As campaign advertisements fill our mailboxes, television screens, radio waves, and streaming services, we are all well aware that the November election is less than three weeks away.
While I would never tell you who to vote for, I will tell you that it is incredibly important to participate in one of our nation’s oldest and most privileged practices. Remember, other countries do not have the luxury of voting, much less in a secure election.
This week, I would like to take the time to highlight down-ticket offices and their constitutional responsibility to the public. All too often we see names, faces, and titles, with little consideration of what our elected officials actually do for us.
Secretary of State:
Kentucky ’s constitution separates this office into three parts: the office of administration, the office of business, and the office of elections. They oversee a range of tasks, including, but not limited to, the management of our state’s elections. With this, the secretary of state also plays a pivotal role in the democratic process, overseeing voter registration as well as state candidate filings and general election administration. This is all in addition to their duty to manage the authenticity of public documents and the oversight of foreign affairs for the state.
Acting as our key financial administrator, the state treasurer plays a critical role in safeguarding and allocating state funds by making the appropriate deposits of incoming revenue into the corresponding accounts. Aside from this, the treasurer is also responsible for recording, monitoring, and reconciling all the state’s transactions in the depository and checking accounts. To do this, they
work in tandem with other state agencies to ensure proper allocations and advocate for transparent and accountable financial practices.
Commissioner of Agriculture:
The commissioner of agriculture plays an important part in the promotion of Kentucky’s foremost industr y. This office is responsible for helping shape policy that affects farmers, ranchers, and the agricultural sector from top to bottom. They also focus on agricultural sustainability, market development, and ensuring food safety and quality standards. In Kentucky, the commissioner of agriculture’s office also has the duty to inspect our fuel pumps at gas stations, and even rides at our local fairs.
As the state’s premiere legal figure and chief law enforcement officer, the attorney general is responsible for representing the state in legal matters and providing legal advice to state agencies and officials. They also oversee criminal prosecutions and hold a seat on the Prosecutors Advisory Council. The attorney general is also constitutionally obligated to appear in the Supreme Court or Court of Appeals in matters the commonwealth has a direct interest in. This office also manages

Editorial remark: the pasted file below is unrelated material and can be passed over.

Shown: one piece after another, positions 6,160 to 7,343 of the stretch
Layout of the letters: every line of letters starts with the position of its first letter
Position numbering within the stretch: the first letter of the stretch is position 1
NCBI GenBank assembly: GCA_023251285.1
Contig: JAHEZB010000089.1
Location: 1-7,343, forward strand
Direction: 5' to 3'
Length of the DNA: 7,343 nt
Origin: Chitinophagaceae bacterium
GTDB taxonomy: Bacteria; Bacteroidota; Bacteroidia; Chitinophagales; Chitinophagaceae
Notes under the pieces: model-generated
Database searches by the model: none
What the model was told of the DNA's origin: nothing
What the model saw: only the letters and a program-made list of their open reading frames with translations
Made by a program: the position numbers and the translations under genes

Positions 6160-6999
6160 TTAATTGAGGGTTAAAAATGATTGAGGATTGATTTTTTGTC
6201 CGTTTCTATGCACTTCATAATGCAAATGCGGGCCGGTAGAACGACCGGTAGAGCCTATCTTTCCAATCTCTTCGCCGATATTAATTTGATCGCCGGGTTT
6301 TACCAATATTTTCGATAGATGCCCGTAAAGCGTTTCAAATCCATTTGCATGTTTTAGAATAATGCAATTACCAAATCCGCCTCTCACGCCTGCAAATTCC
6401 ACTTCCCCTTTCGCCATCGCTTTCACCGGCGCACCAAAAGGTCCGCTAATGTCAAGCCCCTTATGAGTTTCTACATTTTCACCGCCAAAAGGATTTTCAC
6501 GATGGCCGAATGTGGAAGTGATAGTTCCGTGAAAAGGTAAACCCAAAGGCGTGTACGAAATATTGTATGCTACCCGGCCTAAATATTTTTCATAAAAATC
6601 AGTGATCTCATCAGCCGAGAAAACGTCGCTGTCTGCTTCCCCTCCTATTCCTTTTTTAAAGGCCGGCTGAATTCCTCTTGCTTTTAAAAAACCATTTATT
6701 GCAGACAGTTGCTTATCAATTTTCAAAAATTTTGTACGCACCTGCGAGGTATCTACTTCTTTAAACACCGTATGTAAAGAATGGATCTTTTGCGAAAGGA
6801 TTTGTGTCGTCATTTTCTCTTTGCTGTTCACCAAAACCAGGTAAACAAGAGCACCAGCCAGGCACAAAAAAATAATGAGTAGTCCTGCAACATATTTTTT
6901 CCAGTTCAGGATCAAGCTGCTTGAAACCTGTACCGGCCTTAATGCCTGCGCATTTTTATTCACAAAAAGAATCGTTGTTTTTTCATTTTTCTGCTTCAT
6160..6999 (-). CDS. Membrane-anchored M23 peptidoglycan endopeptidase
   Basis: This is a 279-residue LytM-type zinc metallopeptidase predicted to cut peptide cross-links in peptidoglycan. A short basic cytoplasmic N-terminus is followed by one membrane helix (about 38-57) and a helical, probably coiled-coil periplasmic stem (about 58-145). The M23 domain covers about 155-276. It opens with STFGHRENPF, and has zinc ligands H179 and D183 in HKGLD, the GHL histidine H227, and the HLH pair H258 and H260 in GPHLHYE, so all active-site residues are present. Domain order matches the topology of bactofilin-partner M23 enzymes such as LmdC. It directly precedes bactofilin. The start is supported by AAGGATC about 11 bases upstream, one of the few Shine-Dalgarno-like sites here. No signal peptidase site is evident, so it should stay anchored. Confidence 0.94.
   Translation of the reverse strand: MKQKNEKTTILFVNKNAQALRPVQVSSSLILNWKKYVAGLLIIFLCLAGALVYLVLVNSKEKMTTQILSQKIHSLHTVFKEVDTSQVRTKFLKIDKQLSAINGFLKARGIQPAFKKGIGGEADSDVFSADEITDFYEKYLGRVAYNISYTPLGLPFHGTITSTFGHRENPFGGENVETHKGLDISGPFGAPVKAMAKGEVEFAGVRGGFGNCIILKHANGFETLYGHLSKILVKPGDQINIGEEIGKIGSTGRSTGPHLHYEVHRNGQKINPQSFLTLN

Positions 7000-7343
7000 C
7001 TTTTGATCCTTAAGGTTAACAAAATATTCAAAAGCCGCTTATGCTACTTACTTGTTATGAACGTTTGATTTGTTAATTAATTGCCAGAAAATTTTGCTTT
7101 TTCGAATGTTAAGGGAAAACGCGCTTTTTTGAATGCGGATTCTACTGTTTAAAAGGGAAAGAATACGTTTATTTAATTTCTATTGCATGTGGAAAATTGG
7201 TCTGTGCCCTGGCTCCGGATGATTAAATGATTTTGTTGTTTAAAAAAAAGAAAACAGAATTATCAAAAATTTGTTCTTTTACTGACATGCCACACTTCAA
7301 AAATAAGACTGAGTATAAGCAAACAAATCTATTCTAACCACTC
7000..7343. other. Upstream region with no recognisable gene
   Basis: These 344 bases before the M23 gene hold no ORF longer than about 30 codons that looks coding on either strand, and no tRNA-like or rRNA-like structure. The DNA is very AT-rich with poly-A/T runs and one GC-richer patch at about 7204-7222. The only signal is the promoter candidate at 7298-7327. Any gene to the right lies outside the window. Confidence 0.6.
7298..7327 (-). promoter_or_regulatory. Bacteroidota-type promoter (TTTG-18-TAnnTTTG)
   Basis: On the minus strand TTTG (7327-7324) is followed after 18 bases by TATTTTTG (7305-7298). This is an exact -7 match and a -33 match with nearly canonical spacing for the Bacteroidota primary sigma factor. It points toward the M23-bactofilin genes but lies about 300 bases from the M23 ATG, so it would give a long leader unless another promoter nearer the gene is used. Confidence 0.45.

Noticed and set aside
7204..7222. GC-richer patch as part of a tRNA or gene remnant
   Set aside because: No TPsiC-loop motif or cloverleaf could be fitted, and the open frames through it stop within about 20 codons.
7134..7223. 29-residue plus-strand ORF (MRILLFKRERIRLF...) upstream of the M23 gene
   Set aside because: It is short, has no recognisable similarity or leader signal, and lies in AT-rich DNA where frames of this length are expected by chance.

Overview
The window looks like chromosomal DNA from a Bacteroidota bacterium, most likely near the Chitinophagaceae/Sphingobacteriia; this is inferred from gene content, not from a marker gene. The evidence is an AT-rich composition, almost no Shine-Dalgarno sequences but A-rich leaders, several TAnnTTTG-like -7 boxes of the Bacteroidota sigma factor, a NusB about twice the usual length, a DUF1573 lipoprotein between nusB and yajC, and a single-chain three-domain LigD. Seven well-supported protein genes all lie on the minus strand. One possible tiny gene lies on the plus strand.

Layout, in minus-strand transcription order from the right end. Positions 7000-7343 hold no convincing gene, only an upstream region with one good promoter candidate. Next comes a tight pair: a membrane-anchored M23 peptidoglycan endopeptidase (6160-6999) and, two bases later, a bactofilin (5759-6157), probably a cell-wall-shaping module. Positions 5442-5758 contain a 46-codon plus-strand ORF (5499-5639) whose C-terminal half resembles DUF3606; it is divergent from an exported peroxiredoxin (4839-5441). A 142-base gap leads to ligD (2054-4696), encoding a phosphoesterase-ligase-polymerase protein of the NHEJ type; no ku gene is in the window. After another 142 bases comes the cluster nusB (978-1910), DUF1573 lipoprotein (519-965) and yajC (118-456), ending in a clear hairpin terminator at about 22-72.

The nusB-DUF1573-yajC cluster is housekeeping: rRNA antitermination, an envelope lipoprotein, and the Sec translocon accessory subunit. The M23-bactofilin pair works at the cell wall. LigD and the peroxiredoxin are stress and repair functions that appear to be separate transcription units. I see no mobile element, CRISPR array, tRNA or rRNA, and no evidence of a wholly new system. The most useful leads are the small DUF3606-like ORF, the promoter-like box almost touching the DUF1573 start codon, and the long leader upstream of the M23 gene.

several public protection services, such as the state’s “Do Not Call” registry and the consumer complaints system.
State Auditor: Last but certainly not least, the auditor of public accounts supervises the accounting and financial functions of the state. Often times you will hear the term “watchdog” thrown into the description of auditor, as they watch over other state agencies by performing internal governmental audits. The duties of the state auditor and state treasurer may seem similar in nature, but they have two very different jobs. I like to think of it as the auditor being the state’s accountant, while the treasurer acts as the state’s banker.
While elections may seem overwhelming, I wholeheartedly believe we are blessed to live in a state and nation where we get to have a parting selecting who our leaders are. We have options in all the races on Nov. 7, and no matter who you are for, it is important that you make your way to a voting center to cast your ballot.
Check out the State Board of Elections at https://elect.ky.gov/ Voters/Pages/PollingLocations.aspx for a list of polling locations by county. The secretary of state’s website, https:// vrsws.sos.ky.gov/ovrweb/govoteky gives you an opportunity to view sample ballots by county.
As always, I can be reached through the toll-free message line in Frankfort at 1-800- 372-7181. You can also contact me by e-mail at amy.neighbors@lrc. ky.gov and keep track of committee meetings and potential legislation through the Kentucky Legislature’s website at legislature.ky.gov.